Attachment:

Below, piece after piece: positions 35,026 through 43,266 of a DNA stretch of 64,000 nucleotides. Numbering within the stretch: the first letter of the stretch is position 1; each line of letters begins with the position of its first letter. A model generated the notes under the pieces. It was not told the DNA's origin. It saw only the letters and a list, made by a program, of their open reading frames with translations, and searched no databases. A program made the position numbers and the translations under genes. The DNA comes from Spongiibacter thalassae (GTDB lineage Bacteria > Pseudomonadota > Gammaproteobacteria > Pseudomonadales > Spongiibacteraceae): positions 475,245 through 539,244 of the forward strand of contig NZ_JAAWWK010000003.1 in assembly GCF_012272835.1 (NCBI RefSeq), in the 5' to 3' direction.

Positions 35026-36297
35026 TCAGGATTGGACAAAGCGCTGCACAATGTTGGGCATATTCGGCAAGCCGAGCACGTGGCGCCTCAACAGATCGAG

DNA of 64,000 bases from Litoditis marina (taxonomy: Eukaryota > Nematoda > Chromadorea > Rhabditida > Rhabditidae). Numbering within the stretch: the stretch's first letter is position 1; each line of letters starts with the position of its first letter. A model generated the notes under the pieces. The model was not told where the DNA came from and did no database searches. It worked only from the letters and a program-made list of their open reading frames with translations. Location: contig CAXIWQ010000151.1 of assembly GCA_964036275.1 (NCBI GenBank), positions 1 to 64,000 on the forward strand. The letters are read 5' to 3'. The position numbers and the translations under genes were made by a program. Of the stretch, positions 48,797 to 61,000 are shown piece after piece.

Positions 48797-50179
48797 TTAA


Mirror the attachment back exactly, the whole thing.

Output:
Below, piece after piece: positions 35,026 through 43,266 of a DNA stretch of 64,000 nucleotides. Numbering within the stretch: the first letter of the stretch is position 1; each line of letters begins with the position of its first letter. A model generated the notes under the pieces. It was not told the DNA's origin. It saw only the letters and a list, made by a program, of their open reading frames with translations, and searched no databases. A program made the position numbers and the translations under genes. The DNA comes from Spongiibacter thalassae (GTDB lineage Bacteria > Pseudomonadota > Gammaproteobacteria > Pseudomonadales > Spongiibacteraceae): positions 475,245 through 539,244 of the forward strand of contig NZ_JAAWWK010000003.1 in assembly GCF_012272835.1 (NCBI RefSeq), in the 5' to 3' direction.

Positions 35026-36297
35026 TCAGGATTGGACAAAGCGCTGCACAATGTTGGGCATATTCGGCAAGCCGAGCACGTGGCGCCTCAACAGATCGAG

DNA of 64,000 bases from Litoditis marina (taxonomy: Eukaryota > Nematoda > Chromadorea > Rhabditida > Rhabditidae). Numbering within the stretch: the stretch's first letter is position 1; each line of letters starts with the position of its first letter. A model generated the notes under the pieces. The model was not told where the DNA came from and did no database searches. It worked only from the letters and a program-made list of their open reading frames with translations. Location: contig CAXIWQ010000151.1 of assembly GCA_964036275.1 (NCBI GenBank), positions 1 to 64,000 on the forward strand. The letters are read 5' to 3'. The position numbers and the translations under genes were made by a program. Of the stretch, positions 48,797 to 61,000 are shown piece after piece.

Positions 48797-50179
48797 TTAA